Chicago Sun-Times
September 11, 1999

FALN 11 go free


                Amid congressional uproar over the release of 11 Puerto Rican nationalists,
                Chicago's Humboldt Park neighborhood prepared a hero's welcome Friday night
                for four of them.

                "For 20 years I have dreamt of this moment. You don't know how proud and happy
                I feel right now," Ricardo Jimenez told a crowd of 300 people. "Having been 19 1/2
                years in prison, arriving at this celebration touches my heart."

                Jimenez, en route to Puerto Rico, added: "This struggle does not end here. . . . Long
                live Puerto Rican independence."

                Two of the released prisoners, Alejandrina Torres and Alberto Rodriguez, plan to
                live in Chicago but the nine others were bound for Puerto Rico.

                Rodriguez told reporters he accepted clemency mostly to be with his family. Torres
                also has family in Chicago, including an ailing husband.

                "We decided to take the offer because we knew that our people will always be
                persecuted and repressed by the police," Torres said.

                Luis Rosa of Chicago said he cannot stay here and live a normal life. Jimenez said
                he took the offer because he believed he could do more for the cause of Puerto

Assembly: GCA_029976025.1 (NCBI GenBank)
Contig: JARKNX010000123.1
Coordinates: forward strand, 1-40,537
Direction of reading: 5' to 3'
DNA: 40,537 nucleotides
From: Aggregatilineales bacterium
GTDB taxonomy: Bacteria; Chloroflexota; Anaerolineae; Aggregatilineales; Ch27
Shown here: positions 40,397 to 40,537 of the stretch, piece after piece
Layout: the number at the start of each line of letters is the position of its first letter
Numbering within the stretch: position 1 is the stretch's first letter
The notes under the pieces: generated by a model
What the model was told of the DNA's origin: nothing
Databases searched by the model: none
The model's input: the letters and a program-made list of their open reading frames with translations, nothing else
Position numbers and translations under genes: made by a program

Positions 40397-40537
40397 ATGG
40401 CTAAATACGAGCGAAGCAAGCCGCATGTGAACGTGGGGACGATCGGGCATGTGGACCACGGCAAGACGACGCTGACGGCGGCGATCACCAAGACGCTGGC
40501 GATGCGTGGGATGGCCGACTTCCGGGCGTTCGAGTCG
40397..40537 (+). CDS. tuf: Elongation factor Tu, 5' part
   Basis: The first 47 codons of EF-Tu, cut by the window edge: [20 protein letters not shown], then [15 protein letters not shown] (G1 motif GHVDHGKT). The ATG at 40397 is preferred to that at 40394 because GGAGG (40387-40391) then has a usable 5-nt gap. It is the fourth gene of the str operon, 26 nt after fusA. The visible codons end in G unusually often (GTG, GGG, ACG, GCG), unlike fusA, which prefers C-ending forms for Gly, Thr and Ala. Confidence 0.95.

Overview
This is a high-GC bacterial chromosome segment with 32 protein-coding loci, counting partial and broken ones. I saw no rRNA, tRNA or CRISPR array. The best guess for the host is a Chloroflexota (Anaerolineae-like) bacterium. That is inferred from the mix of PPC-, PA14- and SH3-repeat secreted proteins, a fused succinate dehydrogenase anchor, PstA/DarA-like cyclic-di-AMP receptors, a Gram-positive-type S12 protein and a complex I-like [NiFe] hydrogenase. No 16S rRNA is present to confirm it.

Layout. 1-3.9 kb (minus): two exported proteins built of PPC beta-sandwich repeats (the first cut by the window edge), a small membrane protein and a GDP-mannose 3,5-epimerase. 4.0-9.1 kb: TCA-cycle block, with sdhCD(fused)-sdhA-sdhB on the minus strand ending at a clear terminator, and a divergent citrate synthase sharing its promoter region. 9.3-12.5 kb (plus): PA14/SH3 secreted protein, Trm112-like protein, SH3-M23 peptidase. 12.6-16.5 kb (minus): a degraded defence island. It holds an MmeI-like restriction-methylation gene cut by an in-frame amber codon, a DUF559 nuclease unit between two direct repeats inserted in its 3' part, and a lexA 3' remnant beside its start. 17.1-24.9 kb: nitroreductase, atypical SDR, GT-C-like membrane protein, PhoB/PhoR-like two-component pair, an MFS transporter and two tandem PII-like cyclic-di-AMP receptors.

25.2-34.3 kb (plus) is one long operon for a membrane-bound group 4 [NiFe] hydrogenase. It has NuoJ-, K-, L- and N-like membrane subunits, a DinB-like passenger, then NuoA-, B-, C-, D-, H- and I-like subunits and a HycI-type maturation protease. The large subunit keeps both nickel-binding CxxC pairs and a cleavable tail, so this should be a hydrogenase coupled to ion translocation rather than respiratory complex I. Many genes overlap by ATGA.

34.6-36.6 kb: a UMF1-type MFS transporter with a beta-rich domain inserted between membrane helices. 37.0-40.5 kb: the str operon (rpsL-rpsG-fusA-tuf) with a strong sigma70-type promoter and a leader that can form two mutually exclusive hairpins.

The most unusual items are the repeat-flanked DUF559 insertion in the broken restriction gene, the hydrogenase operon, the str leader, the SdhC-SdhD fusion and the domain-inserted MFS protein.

Rican independence outside of prison.

                The prisoners made separate appearances because, as parolees, they are barred
                from associating with one another.

                The setting was a memorial garden for Puerto Rican independence fighter Pedro
                Albizu Campos. It was festooned with Puerto Rican flags and signs proclaiming
                "Welcome Patriots" in Spanish. Puerto Rican and Mexican mariachi bands played
                from a stage.

                "I know they know they made a mistake and will try to live a new life," said Luz
                Santiago, 35, an auto mechanic.

                Torres and Rodriguez were among four FALN members charged with building and
                planting explosive and incendiary devices at banks, stores and government buildings
                in Chicago between 1975 and 1979, according to court records.

                One of those bombings injured Ricardo Schwarz, now a 57-year-old scientist at
                Los Alamos National Laboratory, and his wife, Fanny, on June 7, 1976.

                The couple had just moved to Chicago. Schwarz was showing his wife the Chagall
                mural in front of the First National Bank, at Monroe and Dearborn, when a bomb
                exploded inside a trash can.

                "I lost my hearing and also lost my voice because a piece of shrapnel went through
                my vocal cords. I was choking in my own blood," Schwarz said.

                He didn't recover his voice for months. Both he and his wife underwent surgery to
                have their eardrums replaced, and she still has hearing problems.

                Rep. Luis Gutierrez (D-Ill.), who played a crucial role in winning the prisoners'
                release, planned to meet privately with Torres and Rodriguez this weekend. He said
                he wanted to help them settle in Chicago and get jobs.

                The Senate on Monday takes up a resolution denouncing President Clinton's
                clemency offer, with tougher language than in a House condemnation that passed
                overwhelmingly Thursday.